Mutation is a leap out of the species and in that it presents uncertainties. He who mutates is touched by a radical otherness, he becomes the Other of man. Thus Hulk is he less Bruce Baner's alias than his Other, and the schizophrenic struggle between man and mutant is one of the threads of the story created by Stan Lee and Jack Kirby in 1962. In District 9 (Neill Blomkamp, 2009, ZA), aliens are parked in a refugee camp in South Africa. Abused, undernourished, left in the hands of mafias and humiliated by men, they are exploited by the Multi-National United (MNU) company for which Wikus Van der Merwe works. Infected by an extraterrestrial fluid, he undergoes a mutation that, after a few days, will lead him to turn into an alien. This process of forced physical transformation is accompanied by an awareness of the condition of the aliens. We then witness a psychological and moral path operated under the effect of the physical mutation that leads the hero to get closer to those he had mistreated to the point of risking his life for them. Likewise, the X-Men as Chris Clarmont's evolution from 1976 onwards is edifying of a struggle, no longer individual but collective, for or against mutation. A metaphor for both the Apartheid regime and Nazism, the state of Genosha, located on an eponymous island in the Indian Ocean, organized the segregation between humans and mutants. The latter are enslaved and their population is controlled. The mutant is another human being who must be stripped of all humanity. In the film X-Men (Bryan Singer, 2000, USA), humanity is facing a period of change. Many children have an X gene that sets them apart. In the background of the action film, X-Men thus proposes a reflection on the way of considering otherness, on the welcome given to a new "version" of man. "If ecological eschatology maintains the principle of the destruction of man through the destruction of his environment, in most pessimistic narratives, the species survives but is transformed or replaced by beings that it has manufactured itself. The fear of material destruction gives way to the fear of the loss of a hypothetical essence or identity, the fear of a denatured humanity in which we, creatures of the beginning of the third millennium, can no longer recognize ourselves".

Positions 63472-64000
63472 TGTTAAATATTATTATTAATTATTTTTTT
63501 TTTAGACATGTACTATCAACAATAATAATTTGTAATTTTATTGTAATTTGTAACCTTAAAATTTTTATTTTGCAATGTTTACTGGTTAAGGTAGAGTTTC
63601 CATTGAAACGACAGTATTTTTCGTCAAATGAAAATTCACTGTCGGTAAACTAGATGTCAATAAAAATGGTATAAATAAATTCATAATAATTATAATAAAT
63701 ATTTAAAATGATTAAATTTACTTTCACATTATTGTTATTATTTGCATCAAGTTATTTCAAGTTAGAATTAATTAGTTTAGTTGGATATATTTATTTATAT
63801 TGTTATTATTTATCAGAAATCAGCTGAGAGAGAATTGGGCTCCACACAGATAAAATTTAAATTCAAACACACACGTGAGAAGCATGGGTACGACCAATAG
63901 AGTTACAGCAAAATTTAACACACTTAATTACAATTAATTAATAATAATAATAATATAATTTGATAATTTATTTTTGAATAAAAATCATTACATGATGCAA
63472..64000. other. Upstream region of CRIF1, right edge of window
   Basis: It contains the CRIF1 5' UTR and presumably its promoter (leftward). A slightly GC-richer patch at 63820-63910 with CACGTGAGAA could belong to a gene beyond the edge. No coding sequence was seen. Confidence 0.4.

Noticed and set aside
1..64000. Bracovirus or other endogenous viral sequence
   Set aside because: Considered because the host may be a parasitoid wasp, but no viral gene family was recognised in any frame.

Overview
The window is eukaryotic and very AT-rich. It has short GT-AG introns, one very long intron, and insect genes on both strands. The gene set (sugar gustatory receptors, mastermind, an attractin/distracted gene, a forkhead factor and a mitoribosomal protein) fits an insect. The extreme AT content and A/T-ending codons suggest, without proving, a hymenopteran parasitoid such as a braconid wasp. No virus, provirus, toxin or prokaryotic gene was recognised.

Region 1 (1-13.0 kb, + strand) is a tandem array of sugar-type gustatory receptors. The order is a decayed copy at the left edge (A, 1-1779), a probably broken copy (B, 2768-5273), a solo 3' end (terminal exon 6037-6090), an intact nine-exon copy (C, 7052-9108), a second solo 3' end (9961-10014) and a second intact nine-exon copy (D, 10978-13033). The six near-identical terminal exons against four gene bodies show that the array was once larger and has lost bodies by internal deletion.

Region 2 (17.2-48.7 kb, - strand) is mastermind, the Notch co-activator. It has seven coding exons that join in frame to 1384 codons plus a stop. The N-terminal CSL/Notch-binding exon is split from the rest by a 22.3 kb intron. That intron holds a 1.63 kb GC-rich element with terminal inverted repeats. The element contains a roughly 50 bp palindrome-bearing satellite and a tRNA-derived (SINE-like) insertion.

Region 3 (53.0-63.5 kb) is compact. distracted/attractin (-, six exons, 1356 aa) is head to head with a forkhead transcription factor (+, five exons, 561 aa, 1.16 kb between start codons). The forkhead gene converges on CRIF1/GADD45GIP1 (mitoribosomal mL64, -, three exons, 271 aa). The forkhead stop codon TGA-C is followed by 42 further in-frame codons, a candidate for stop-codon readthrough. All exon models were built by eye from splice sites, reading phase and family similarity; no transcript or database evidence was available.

Homo superior and regeneration

Exactly opposite this darker side of the imaginary of mutation is a brighter side. In this optimistic tale, sometimes found in the same stories as those previously mentioned, mutation is inevitable for humanity and a possible happiness. For if the meaning of evolution is well given, what is not is the values that will triumph.